“Yes, but they will come?”
“Time and time again, Kashmiris have surprised even the most hardened of their detractors. Attempts at delegitimising the Kashmiri struggle have fallen entirely on deaf ears.”
The struggle for self-determination of the people of Kashmir is at a critical juncture. A youth-led, indigenous and spontaneous mass movement is underway. This movement is both internal, within Kashmir, and external throughout the world. It is mostly non-violent, pluralistic and resilient. This movement reverberates with cries of freedom and believes in a simple truth: a fair and impartial referendum in Kashmir. Time and time again, Kashmiris have surprised even the most hardened of their detractors. Attempts at delegitimising the Kashmiri struggle have fallen entirely on deaf ears. No amount of wishful thinking has successfully persuaded growing international opinion that Kashmir, is not an integral part of any society other than its own. This belief is unshakeable, consistent and formidable.
The latest re-polling in Srinagar – Budgam Parliamentary constituency that took place on April 13, 2017 has given enough indications by now to the Government of India that its attempts to assemble some fake leadership in Kashmir on a collaborationist or capitulationist platform will take it nowhere. Kashmir has had enough of traitors and opportunists. These so-called leaders are so thoroughly discredited that they could not even get 2% of the votes in this re-poll. By persisting in these attempts, Indian leadership betrays not only cynicism but also an uncharacteristic lack of political sense. This latest election is the proof that the resistance in Kashmir has not weakened, and will not weaken, on account of the paucity of its resources. The hunger of the people of Kashmir for the freedom, which has been denied to them supplies it an inexhaustible store of strength.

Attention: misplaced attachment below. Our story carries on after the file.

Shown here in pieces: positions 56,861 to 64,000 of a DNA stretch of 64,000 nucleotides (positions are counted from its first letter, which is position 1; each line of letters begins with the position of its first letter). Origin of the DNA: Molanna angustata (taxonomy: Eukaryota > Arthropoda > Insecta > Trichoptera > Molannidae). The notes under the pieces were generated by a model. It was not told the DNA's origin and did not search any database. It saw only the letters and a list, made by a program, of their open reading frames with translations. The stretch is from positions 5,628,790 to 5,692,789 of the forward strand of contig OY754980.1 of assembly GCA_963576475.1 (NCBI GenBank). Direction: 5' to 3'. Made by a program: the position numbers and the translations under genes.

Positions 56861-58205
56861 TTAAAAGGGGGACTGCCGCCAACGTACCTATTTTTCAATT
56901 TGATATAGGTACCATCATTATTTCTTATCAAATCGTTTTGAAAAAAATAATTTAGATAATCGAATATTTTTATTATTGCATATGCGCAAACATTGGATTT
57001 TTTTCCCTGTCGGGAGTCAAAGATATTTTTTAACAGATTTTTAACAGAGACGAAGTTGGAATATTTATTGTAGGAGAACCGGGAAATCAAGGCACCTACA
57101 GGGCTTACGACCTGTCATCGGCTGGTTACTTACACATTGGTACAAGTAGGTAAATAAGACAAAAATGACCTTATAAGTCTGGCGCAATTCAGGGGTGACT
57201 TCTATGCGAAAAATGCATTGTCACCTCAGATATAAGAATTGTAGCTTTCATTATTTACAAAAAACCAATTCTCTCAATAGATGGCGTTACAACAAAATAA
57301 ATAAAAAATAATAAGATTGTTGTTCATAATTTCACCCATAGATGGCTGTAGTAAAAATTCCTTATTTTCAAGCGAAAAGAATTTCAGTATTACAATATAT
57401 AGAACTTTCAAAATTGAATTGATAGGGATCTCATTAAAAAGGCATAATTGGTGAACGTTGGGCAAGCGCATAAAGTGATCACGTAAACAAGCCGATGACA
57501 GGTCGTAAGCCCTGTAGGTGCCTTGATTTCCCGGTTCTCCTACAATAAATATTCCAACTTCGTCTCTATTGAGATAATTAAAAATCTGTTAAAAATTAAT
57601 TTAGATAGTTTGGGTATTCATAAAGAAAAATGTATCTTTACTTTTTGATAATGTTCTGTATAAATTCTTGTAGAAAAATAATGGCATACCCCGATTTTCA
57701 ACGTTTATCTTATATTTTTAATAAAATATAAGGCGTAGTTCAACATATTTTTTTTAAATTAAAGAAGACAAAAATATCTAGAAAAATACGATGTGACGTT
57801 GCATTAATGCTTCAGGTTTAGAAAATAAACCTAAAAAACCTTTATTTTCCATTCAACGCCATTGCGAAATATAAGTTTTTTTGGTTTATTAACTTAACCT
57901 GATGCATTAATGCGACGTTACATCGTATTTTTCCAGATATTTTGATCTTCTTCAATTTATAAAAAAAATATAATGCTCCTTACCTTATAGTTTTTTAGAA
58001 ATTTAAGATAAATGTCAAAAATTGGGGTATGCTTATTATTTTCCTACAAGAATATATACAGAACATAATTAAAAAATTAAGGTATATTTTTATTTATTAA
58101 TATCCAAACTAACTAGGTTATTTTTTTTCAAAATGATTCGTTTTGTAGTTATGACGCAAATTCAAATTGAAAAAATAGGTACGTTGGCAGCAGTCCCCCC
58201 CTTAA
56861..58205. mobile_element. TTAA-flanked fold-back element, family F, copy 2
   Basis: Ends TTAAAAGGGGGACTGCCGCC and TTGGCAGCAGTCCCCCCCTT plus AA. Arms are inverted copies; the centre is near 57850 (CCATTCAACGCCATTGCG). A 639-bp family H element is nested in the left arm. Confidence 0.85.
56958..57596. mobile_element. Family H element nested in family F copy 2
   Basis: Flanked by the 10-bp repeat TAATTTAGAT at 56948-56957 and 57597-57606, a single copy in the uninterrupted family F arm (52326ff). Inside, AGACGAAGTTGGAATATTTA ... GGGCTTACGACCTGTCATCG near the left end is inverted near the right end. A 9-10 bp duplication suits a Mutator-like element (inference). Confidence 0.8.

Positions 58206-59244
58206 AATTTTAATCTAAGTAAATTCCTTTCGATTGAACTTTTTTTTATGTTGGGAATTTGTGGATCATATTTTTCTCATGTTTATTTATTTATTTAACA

Fresh thinking is needed to cut the Gordian knot in Kashmir, which has been flailed at for more than half a century bilaterally between India and Pakistan without result. I do not mean to suggest, however, that tackling Kashmir will not be difficult. I do not want to expose myself to Hotspur’s derisive retort to Glendower when the latter boasted he could call spirits from the vastly deeps: Yes, but will they come when you call for them?
We are fully aware that the settlement of the Kashmir dispute cannot be achieved in one move. Like all qualified observers, we visualize successive steps or intermediate solutions in the process. It is one thing, however, to think of a settlement over a relatively extended period of time. It is atrociously different to postpone the beginning of the process on that account.
The people of Kashmir also understand that it cannot move immediately into a plebiscite. They have watched other processes in East Timor, Montenegro, Bosnia, Southern Sudan, and Kosovo and recognize that a transitional period is necessary to build the confidence of all parties and to create a conducive atmosphere for stability.
We owe it to our people to take a rational and responsible position. Accordingly, we have confined ourselves to demands only for those actions at the preliminary stage, which do not involve any prejudice to the claims of any party to the dispute – India, Pakistan and the people of Kashmir. However, if India or Pakistan or any other power would like to bring pressure on the people of Kashmir to capitulate, or to agree to any terms which will compromise their freedom, then any so-called peace process is foredoomed. The people of Kashmir wish to leave no doubt in anyone’s mind on that score.
It is known to all that any talks between India and Pakistan on Kashmir will be a charade unless some basic conditions are fulfilled. There must be the end to the campaign of killing of innocent civilians. The representatives of the Kashmiri resistance must be associated with the negotiations. The talks between India and Pakistan must be held at the level of their political leadership.
We do not wish the future dialogue on Kashmir between India and Pakistan to stagnate or be broken off. Nor do we want it to be just make-believe. We remind all concerned that there are equal dangers for peace in the two possibilities. Each of them can be averted only by the mediation of an impartial third party or the United Nations or a person of an international standing, like Kofi Annan or Bishop Desmond Tutu, etc.
“…the immediate question is not what the best solution of the problem is but how the problem should be put on the road to a comprehensive solution.”
Here are my thoughts about a new approach to set a stage for the settlement of the Kashmir problem.
- An intra-Kashmir dialogue between the leadership of All Parties Hurriyet Conference, Dogras, Buddhists, Sikhs, and Pandits.
This kind of dialogue is not only desirable but also possible because Kashmir is a pluralistic society. It has a long tradition of moderation and non-violence. Its culture does not generate extremism. Can anyone deny the fact – of no small significance – that while the Subcontinent under British rule was the scene of recurrent murderous strife, communal riots were unheard of in Kashmir? That unquestionable fact brings out the real character of Kashmir’s heritage.